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Re: Why choose Debian?

[Karsten, if you get fresh reasons, be sure to add them to your lists.
These lists, by the way, should also be on the Debian Web site.
Perhaps you can make this happen. PR is a good thing. See also the
recent thread: Why use Debian?]

  What I tell folks:

  1) The package manager.

  You can tell it to look in several places at once for a package and
  if you ask for a package that depends on others it automatically
  selects those packages. It then downloads the .debs and installs
  them for you. (I don't think Red Hat has this auto-download
  capability--you have to hunt for the .rpms yourself as far as I

  One of the best demos you can do to convince someone is this:

    $ foo
    foo: command not found
    $ dselect     # select and install foo
    $ foo
    This is foo, version 2.1

  The 10 seconds it takes to do this is light-years beyond hunting for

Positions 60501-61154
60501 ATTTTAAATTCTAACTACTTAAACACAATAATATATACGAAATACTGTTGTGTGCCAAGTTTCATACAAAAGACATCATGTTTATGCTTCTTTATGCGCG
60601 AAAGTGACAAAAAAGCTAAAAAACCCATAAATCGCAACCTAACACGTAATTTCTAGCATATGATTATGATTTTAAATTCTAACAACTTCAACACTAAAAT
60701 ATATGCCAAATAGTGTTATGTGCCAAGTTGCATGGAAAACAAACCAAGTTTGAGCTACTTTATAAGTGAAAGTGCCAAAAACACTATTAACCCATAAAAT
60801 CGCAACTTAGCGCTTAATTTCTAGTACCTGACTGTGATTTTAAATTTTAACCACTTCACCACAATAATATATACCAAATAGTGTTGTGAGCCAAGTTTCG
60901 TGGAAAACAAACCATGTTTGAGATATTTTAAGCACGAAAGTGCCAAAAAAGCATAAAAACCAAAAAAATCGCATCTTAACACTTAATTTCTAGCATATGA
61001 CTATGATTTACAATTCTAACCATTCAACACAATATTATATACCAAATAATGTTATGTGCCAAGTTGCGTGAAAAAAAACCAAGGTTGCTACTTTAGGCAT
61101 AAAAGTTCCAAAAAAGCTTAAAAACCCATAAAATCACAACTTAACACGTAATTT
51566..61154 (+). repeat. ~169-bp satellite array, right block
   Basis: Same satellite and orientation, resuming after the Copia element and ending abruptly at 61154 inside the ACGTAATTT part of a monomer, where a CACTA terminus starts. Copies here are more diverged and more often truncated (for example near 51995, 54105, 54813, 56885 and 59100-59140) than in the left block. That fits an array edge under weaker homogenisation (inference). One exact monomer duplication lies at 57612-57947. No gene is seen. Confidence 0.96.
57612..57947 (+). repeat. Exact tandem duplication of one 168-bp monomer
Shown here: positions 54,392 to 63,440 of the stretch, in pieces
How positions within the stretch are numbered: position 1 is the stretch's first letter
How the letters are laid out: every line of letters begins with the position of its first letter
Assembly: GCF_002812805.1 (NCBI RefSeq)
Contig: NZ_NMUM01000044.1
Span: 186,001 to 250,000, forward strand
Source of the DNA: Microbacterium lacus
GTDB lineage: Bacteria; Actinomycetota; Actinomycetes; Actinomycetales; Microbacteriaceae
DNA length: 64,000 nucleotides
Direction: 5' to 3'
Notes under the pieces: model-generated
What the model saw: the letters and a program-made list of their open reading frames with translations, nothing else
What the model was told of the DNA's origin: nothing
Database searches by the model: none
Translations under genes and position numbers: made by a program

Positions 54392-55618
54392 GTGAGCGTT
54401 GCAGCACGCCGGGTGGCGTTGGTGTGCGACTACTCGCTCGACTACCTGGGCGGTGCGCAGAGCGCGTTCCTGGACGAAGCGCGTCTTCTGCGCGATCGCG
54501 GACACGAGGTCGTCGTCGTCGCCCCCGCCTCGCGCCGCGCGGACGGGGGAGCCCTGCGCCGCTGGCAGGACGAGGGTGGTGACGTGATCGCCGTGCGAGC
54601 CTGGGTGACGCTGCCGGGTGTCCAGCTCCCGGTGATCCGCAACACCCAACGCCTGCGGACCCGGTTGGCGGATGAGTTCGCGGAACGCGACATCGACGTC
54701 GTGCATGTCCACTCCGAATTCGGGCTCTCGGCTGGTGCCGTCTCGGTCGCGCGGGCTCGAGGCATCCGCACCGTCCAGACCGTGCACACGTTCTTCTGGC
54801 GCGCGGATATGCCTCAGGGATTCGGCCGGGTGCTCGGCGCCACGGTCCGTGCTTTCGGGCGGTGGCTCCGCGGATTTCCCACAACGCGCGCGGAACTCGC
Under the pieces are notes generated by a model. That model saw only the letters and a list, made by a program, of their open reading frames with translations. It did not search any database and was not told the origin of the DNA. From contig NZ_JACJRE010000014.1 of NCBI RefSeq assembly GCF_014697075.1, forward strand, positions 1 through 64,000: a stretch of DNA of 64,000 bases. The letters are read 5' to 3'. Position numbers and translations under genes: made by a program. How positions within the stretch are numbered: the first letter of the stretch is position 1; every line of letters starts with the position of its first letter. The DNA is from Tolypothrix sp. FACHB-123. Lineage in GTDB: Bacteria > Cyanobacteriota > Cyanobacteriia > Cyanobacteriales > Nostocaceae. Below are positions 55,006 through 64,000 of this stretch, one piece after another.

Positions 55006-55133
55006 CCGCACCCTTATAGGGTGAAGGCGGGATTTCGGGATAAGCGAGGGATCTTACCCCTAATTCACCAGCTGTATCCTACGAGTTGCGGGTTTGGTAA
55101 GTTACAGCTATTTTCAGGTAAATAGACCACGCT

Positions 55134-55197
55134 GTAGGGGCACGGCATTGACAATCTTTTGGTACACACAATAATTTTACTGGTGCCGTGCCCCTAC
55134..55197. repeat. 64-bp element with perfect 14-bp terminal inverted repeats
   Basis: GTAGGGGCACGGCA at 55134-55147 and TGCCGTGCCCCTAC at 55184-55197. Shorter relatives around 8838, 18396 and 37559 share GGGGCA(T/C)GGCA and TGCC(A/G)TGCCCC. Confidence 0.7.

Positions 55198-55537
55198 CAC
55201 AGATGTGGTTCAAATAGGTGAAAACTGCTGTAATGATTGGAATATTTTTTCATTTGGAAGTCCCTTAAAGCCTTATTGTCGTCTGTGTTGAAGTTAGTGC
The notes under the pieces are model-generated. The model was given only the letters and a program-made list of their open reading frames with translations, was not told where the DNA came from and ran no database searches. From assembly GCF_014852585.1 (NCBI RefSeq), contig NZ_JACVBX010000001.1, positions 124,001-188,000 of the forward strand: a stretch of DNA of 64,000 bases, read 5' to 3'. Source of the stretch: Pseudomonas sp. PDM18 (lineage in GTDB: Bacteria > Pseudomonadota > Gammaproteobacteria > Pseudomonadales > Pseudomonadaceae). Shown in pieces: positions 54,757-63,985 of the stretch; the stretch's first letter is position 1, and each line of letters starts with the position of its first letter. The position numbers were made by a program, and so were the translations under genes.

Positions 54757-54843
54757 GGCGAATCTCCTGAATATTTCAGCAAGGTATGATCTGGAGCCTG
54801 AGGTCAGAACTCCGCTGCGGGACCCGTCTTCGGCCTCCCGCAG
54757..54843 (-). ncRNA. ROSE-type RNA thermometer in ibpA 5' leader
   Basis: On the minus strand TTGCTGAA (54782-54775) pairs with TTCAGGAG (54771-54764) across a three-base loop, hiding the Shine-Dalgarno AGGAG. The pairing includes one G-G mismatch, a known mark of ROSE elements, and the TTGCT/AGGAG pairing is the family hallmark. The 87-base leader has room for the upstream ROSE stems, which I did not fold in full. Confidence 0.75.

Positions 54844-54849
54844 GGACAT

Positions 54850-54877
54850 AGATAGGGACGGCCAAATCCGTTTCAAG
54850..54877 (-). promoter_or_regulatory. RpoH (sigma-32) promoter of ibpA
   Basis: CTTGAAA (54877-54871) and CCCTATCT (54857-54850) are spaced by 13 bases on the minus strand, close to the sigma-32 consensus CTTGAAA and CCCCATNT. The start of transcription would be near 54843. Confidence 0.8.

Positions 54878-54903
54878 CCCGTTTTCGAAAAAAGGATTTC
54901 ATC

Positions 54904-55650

rpms, or hunting for source, compiling and installing it.

  Next, I tell the future Debian user that if I read about a sendmail
  bug in a CERT announcement, the next day there will be a Debian
  security update, and then:

    $ dselect     # simply update existing software

  So, in a day or two, plus the 10 seconds it takes to update your
  system, my sendmail is up to date. Quick and painless.

  2) The elegant disk layout.

  For example, everything about mail is in /etc/mail. In Red Hat some
  stuff is in /etc/mail, some stuff is in /etc. It's all over the
  place. Ditto for bind stuff.

  3) The elegant boot scripts.

  Red Hat hides init.d in /etc/rc.d. It also doesn't seem to provide a
  full set of scripts in init.d either. There are a few other details
  in this realm, but I'm forgetting them now.

  4) run-parts

  I think Red Hat uses it a little, but it's ubiquitous in Debian.
  init, cron, etc. Makes the addition of new code and packages a

  5) A mission to get all configuration out of programs/scripts and
  into config files in /etc.

  6) Resources.

  The Debian web site, mailing lists, bug manager (and folks who
  actually fix them relatively promptly).

  7) Association with the FSF.

  No, it's not tied to the FSF any more, but if there is a GNU/Linux
  distribution that is GNU, it is Debian.

Bill Wohler <wohler@newt.com>  http://www.newt.com/wohler/
Maintainer of comp.mail.mh FAQ. Vote Libertarian!
If you're passed on the right, you're in the wrong lane.

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